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Sunday, August 14, 2016

Celebrating 70th Indian Independence Day ~ history of India Gate

All visiting New Delhi, the Capital, throng to India gate, illuminated every evening, from 19:00 to 21:30.  Sure most of us have watched  Republic Day Parade starting  from Rashtrapati Bhavan and passes around the India Gate. It it not merely a tourist spot ~ a place we all have to respect.

The greatest day for all of us is 15th August ~ Indian Independence Day. Let us celebrate 70th Independence Day of the Nation in a grand manner.

Independence was granted by an Act – ‘The Indian Independence Act 1947’ passed by the  Parliament of the United Kingdom that partitioned British India into the two new independent dominions of India and Pakistan. The Act received the royal assent on 18 July 1947, and Pakistan came into being on 15 August at the same time as Indian independence. However, due to Mountbatten's need to be in New Delhi for the transfer of power, Pakistan celebrated its formation a day ahead on 14 August 1947 to enable the viceroy Lord Mountbatten to attend both events !  The legislation was formulated by the government of Prime Minister Clement Attlee and the Governor General of India Lord Mountbatten, after representatives of the Indian National Congress, the Muslim League, and the Sikh community came to an agreement with the Viceroy of India,  on what has come to be known as the 3 June Plan or Mountbatten Plan.

Independence was not achieved in a day ~ nor through a single enactment. The struggle and sacrifices encompass millions of activities right from 1757 spanning 190 years till 1947. Many names have been forgotten, many did not receive the honours their sacrifices deserve – may be due to doctored history. Now, as  part of the Independence Day celebrations a week-long festival 'Bharat Parv', aimed to generate patriotic fervour, began at the Rajpath on Friday. Static bands of the Army, the Navy and the Air Force performed at the opening ceremony.

Rajpath (meaning "King's Way") is a ceremonial boulevard in New Delhi,  that runs from Rashtrapati Bhavan on Raisina Hill through Vijay Chowk and India Gate to National Stadium, Delhi. The avenue is lined on both sides by huge lawns, canals and rows of trees. Considered to be one of the most important roads in India, it is where the annual Republic Day parade takes place on 26th  January.

Across Rajpath in Central Delhi at the eastern end is laid a huge archway that is made of stone and is a pride that resembles victory. The monument is raised to a height of 42 meters and is formerly known as India Gate.  It is not just a tourist sport ~ a war memorial, compared to the Arc de Triomphe in Paris. The India Gate was part of the work of the Imperial War Graves Commission(IWGC), which came into existence in December 1917 for building war graves and memorials to soldiers killed in the First World War.  The foundation stone of the All-India War Memorial was laid in Feb 1921  by the visiting Duke of Connaught in a solemn soldierly ceremony attended by Officers and Men of the Indian Army, Imperial Service Troops, the Commander in Chief, and Chelmsford, the viceroy.  The King, in his message, read out by the Duke said "On this spot, in the central vista of the Capital of India, there will stand a Memorial Archway, designed to keep" in the thoughts of future generations "the glorious sacrifice of the officers and men of the Indian Army who fought and fell".  Ten years after the foundation stone laying ceremony, on February 12, 1931, the All India War Memorial was inaugurated by Viceroy Lord Irwin.  In the decade between the laying of foundation stone of the War memorial and its inauguration, the rail-line was shifted to run along the Yamuna river, and the New Delhi Railway Station was opened in 1926.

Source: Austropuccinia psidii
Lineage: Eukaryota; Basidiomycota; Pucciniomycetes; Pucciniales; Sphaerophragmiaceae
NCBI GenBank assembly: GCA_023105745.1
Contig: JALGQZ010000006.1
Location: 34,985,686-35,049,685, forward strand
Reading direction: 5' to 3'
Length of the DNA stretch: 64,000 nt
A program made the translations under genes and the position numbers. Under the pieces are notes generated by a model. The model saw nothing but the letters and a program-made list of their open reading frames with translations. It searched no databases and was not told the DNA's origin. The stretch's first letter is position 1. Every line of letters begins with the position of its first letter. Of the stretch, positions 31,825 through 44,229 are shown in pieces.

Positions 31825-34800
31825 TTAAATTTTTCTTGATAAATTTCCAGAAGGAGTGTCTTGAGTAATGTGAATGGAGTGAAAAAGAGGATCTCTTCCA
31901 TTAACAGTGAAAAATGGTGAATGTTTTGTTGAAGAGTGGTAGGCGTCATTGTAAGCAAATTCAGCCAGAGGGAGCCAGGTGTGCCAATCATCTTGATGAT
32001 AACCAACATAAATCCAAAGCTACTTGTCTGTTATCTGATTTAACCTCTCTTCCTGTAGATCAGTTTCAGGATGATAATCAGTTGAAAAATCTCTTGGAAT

India Gate is a memorial to 82,000 soldiers of the undivided Indian Army who died in the period 1914–21 in the First World War, in France, Flanders, Mesopotamia, Persia, East Africa, Gallipoli and elsewhere in the Near and the Far East, and the Third Anglo-Afghan War. 13,300 servicemen's names, including some soldiers and officers from the United Kingdom, are inscribed on the gate. In 1971, following the Bangladesh Liberation war, a small simple structure, consisting of a black marble plinth, with reversed rifle, capped by war helmet, bounded by four eternal flames, was built beneath the soaring Memorial Archway. This structure, called Amar Jawan Jyoti, or the Flame of the Immortal Soldier, since 1971 has served as India's Tomb of the Unknown Soldier.

The pillar along with whole monument representing the gate of India is built over the stone platform including Red Bharatpur stone along with the cornice elements alsoavailable. If you have a look at the monument, you will find that INDIA in bold letters is encrypted on either ends of the monument. You will also find the signs of XIX along with MCM. Throughout the walls of India Gate right from top to bottom are scripted the names of all those soldiers who have sacrificed their lives during the World War 1 as well as those of other names who have given their lives in Afghan war.


Many of you for sure know these details ~ for the others, next time, you visit New Delhi, make it a point to go to this great place, stand silently before the arch, think of our valiant soldiers who protect our motherland with their sacrifices.

Jai Hind. Jai Jawan, Bharat Mata ki Jai.

With regards – S. Sampathkumar

14th Aug 2016.

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